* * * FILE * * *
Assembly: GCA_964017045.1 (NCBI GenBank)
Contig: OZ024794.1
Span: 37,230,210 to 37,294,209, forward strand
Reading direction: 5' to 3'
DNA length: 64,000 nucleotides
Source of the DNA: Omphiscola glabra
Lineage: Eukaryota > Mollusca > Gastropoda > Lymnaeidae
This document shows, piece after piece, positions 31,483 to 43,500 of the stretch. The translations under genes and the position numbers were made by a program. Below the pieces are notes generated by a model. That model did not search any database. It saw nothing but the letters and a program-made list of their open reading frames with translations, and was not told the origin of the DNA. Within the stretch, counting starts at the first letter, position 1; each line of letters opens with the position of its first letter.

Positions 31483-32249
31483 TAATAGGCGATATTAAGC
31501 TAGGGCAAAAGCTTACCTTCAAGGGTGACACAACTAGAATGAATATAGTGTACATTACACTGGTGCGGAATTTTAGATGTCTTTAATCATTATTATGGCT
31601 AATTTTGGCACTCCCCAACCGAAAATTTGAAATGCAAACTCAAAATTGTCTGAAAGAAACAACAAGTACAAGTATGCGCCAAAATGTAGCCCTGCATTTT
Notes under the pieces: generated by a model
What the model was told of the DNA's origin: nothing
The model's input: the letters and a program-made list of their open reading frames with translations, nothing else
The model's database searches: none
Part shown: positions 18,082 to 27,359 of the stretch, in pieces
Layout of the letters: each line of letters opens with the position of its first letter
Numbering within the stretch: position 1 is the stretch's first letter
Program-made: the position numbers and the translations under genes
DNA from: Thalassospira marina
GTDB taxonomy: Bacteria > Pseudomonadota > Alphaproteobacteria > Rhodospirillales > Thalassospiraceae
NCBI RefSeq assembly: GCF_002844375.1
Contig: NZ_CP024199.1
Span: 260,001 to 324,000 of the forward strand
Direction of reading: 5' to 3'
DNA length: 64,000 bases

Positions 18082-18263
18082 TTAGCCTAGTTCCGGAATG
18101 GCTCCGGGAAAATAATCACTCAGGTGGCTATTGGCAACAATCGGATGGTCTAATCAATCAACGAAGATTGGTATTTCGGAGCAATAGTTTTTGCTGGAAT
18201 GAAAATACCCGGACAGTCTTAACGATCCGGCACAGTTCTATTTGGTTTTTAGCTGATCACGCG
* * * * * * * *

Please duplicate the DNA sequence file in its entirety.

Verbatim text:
Assembly: GCA_964017045.1 (NCBI GenBank)
Contig: OZ024794.1
Span: 37,230,210 to 37,294,209, forward strand
Reading direction: 5' to 3'
DNA length: 64,000 nucleotides
Source of the DNA: Omphiscola glabra
Lineage: Eukaryota > Mollusca > Gastropoda > Lymnaeidae
This document shows, piece after piece, positions 31,483 to 43,500 of the stretch. The translations under genes and the position numbers were made by a program. Below the pieces are notes generated by a model. That model did not search any database. It saw nothing but the letters and a program-made list of their open reading frames with translations, and was not told the origin of the DNA. Within the stretch, counting starts at the first letter, position 1; each line of letters opens with the position of its first letter.

Positions 31483-32249
31483 TAATAGGCGATATTAAGC
31501 TAGGGCAAAAGCTTACCTTCAAGGGTGACACAACTAGAATGAATATAGTGTACATTACACTGGTGCGGAATTTTAGATGTCTTTAATCATTATTATGGCT
31601 AATTTTGGCACTCCCCAACCGAAAATTTGAAATGCAAACTCAAAATTGTCTGAAAGAAACAACAAGTACAAGTATGCGCCAAAATGTAGCCCTGCATTTT
Notes under the pieces: generated by a model
What the model was told of the DNA's origin: nothing
The model's input: the letters and a program-made list of their open reading frames with translations, nothing else
The model's database searches: none
Part shown: positions 18,082 to 27,359 of the stretch, in pieces
Layout of the letters: each line of letters opens with the position of its first letter
Numbering within the stretch: position 1 is the stretch's first letter
Program-made: the position numbers and the translations under genes
DNA from: Thalassospira marina
GTDB taxonomy: Bacteria > Pseudomonadota > Alphaproteobacteria > Rhodospirillales > Thalassospiraceae
NCBI RefSeq assembly: GCF_002844375.1
Contig: NZ_CP024199.1
Span: 260,001 to 324,000 of the forward strand
Direction of reading: 5' to 3'
DNA length: 64,000 bases

Positions 18082-18263
18082 TTAGCCTAGTTCCGGAATG
18101 GCTCCGGGAAAATAATCACTCAGGTGGCTATTGGCAACAATCGGATGGTCTAATCAATCAACGAAGATTGGTATTTCGGAGCAATAGTTTTTGCTGGAAT
18201 GAAAATACCCGGACAGTCTTAACGATCCGGCACAGTTCTATTTGGTTTTTAGCTGATCACGCG